a pretty flower,
And the scale model of Ankor Wat
Tuesday, 22 January 2013
The first thing to say about this post is there are some details that I am going to go into which will not be pleasant reading. Whilst in Cambodia we visited two sites which were origionally set up by the Khmer Rouge. This was not a fun day but we felt it was important to help us understand the country and it's people, the following happened in the 70s (shockingly recent given that most people in the west have never heard of it). These are details of a mass genocide, please feel free to read on but we will not be offended if this is not for you...
Wednesday, 16 January 2013
We did so much whilst we were in Cambodia, I decided that it would be a good idea to do a series of posts rather than overloading one post with photos and information. Jamie has offered to write some of the Cambodia posts, which is great for a two reasons... You will get a more rounded view of our trip if we both tell you about it (don't worry we will try not to do repeats!) and it means I have to do less (always good;))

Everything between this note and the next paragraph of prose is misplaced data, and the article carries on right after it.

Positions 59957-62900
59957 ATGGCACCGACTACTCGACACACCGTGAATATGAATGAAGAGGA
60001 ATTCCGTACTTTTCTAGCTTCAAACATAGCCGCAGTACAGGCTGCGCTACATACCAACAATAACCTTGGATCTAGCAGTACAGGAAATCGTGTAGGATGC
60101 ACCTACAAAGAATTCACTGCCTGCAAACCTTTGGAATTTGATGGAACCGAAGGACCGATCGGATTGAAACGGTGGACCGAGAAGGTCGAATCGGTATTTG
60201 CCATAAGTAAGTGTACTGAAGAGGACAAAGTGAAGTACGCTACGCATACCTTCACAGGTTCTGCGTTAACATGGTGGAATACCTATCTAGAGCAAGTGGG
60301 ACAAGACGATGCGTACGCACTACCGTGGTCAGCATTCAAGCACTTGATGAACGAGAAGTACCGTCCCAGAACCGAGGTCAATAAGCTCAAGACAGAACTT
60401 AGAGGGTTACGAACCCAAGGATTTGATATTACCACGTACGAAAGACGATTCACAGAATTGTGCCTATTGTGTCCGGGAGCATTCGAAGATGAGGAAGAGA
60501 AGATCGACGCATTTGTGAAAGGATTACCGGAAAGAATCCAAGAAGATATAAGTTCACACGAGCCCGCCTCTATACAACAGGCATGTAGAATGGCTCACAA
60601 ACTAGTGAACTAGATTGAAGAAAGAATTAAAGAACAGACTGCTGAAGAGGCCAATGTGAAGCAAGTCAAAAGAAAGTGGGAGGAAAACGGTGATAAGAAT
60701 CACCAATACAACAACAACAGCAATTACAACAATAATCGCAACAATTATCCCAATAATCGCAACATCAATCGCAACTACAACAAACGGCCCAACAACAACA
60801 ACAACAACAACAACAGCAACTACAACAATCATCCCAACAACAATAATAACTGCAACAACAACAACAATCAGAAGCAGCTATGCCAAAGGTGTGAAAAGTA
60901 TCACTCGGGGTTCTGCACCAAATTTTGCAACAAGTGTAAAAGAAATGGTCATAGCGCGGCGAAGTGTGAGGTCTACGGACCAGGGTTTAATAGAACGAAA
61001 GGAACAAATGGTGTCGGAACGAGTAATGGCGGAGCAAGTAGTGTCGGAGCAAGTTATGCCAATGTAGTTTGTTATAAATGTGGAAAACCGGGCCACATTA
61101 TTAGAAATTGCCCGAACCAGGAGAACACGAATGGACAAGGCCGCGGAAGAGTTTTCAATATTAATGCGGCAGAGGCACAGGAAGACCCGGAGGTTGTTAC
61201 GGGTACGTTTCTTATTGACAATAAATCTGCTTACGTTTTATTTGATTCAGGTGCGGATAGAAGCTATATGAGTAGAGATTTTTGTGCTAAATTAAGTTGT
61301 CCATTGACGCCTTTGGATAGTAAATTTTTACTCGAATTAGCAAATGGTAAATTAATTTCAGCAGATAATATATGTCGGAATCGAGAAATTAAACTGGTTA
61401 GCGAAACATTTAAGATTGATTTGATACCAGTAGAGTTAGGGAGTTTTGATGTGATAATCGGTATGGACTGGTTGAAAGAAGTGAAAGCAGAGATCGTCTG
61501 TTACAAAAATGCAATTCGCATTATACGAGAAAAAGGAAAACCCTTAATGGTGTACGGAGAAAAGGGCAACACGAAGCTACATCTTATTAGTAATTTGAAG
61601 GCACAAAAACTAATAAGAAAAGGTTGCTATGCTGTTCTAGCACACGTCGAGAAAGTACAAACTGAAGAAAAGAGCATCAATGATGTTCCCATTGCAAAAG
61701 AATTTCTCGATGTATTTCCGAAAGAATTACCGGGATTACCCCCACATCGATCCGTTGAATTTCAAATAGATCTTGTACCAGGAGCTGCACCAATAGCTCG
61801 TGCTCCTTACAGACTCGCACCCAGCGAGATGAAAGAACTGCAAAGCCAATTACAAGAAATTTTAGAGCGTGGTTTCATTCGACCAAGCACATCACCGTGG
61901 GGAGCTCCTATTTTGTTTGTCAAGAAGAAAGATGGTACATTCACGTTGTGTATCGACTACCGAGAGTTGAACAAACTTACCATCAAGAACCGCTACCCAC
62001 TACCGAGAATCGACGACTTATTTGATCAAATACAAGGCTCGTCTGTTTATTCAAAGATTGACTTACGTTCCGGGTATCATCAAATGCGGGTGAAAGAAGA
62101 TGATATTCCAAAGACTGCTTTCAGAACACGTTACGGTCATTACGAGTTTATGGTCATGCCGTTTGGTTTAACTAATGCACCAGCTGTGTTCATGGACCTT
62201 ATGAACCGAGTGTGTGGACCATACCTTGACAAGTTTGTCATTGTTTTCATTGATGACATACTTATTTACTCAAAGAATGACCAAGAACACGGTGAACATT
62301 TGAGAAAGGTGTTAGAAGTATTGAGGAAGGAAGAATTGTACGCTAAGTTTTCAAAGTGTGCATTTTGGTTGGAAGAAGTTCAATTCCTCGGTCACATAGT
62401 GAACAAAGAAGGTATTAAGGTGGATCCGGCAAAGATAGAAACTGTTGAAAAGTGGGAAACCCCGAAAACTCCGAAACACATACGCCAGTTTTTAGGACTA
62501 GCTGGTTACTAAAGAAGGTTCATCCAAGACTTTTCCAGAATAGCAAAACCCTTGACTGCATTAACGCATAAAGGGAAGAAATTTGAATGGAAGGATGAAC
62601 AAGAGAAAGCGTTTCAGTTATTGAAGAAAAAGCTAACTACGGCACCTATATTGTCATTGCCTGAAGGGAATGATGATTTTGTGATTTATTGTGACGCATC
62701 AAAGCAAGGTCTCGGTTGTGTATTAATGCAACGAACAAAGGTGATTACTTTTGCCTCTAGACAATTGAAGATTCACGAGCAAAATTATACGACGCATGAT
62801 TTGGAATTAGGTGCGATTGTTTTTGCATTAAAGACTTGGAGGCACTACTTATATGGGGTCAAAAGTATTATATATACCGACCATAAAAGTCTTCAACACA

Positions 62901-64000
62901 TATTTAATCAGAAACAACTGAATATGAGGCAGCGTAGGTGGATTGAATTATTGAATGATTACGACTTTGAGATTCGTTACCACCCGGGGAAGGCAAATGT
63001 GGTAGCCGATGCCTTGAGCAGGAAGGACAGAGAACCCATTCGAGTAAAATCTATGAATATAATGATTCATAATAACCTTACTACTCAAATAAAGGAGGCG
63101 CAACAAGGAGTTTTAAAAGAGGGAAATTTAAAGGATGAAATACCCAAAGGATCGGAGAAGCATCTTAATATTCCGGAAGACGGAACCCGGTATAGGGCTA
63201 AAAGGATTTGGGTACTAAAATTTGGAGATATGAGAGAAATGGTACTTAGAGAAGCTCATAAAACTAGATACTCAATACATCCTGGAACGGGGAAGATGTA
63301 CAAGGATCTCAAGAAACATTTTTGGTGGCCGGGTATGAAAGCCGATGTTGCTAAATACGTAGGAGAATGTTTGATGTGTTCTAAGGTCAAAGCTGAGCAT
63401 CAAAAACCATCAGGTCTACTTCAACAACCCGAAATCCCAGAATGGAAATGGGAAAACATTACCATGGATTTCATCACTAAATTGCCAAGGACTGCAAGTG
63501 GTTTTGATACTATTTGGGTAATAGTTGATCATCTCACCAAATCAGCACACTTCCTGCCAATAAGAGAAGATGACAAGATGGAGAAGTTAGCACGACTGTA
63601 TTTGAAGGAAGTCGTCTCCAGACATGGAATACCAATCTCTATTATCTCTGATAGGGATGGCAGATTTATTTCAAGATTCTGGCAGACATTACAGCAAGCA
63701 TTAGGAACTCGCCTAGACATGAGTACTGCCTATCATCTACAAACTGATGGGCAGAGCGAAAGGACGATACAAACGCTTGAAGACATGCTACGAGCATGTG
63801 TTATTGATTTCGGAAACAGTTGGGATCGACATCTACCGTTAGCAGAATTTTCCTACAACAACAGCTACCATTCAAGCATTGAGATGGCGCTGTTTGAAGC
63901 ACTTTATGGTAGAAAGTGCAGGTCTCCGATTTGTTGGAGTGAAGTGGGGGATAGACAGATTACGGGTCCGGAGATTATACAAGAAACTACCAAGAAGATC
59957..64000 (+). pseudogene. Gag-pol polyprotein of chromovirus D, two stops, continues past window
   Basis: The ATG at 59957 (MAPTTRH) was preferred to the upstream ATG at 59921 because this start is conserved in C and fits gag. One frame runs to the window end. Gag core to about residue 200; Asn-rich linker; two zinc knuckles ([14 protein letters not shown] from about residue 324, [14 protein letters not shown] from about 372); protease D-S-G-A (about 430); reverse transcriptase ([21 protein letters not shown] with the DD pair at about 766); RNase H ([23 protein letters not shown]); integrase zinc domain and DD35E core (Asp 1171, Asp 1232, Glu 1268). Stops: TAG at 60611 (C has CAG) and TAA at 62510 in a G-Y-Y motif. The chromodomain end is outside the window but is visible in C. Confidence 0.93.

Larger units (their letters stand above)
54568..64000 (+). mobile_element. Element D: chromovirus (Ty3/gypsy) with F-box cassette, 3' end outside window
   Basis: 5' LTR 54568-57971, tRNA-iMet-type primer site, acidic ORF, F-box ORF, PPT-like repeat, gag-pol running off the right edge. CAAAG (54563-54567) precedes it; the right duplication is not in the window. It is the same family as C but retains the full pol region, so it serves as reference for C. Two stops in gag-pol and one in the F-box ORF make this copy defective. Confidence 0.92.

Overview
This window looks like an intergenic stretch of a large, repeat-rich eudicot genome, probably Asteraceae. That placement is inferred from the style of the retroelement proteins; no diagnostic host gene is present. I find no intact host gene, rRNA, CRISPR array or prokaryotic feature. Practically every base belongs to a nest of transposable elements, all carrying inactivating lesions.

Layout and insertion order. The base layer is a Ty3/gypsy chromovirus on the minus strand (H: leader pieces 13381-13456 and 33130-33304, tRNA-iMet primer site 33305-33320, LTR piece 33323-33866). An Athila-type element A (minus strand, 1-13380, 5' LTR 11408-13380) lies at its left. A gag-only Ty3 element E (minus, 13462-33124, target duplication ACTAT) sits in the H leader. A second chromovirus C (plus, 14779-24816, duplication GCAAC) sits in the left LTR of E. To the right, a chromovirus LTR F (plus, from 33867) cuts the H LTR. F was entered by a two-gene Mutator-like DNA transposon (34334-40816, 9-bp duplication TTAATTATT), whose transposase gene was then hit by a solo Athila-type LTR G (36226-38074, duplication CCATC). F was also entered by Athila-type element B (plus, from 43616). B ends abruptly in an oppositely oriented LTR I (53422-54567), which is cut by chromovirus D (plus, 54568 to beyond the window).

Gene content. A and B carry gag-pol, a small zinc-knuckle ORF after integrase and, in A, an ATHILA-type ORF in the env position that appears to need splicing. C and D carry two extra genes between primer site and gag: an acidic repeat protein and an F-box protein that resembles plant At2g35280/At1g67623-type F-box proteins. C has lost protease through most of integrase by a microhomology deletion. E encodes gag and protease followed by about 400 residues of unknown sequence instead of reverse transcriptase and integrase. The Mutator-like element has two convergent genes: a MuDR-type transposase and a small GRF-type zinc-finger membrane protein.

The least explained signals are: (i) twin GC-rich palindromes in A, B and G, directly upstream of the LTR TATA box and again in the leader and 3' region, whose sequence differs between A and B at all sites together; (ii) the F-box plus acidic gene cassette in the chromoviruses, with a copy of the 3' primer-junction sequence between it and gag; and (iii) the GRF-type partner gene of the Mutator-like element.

Anyway this is the second post in the series...
We flew in to Phnom Penh airport just before midnight on the 23rd December. Jane, Greg, Chett -one of their house mates and Peerah their friend who kindly drove the tuk tuk to pick us up , met us off the plane.
We stayed up late chattinf and planning for our trip.
The next day we hit the ground running.
For me the first couple of days were a bit of a blur, we were jet lagged, hot and were being constantly surprised by Cambodia and the Khmer people.
Culture shock is definitely a thing.
We both helped teach an English lesson at the Centre where Jane and Greg work, we visited the local market (meat is not kept in fridges- the food hygiene course I completed a few weeks before made me a little wary, but I soon got over the smell, heat and flies)
We tried our first Khmer meal sitting on the floor in Greg and Jane's kitchen with their house mates Chett and Arn, and Chett's girlfriend who cooked our meal - Tavi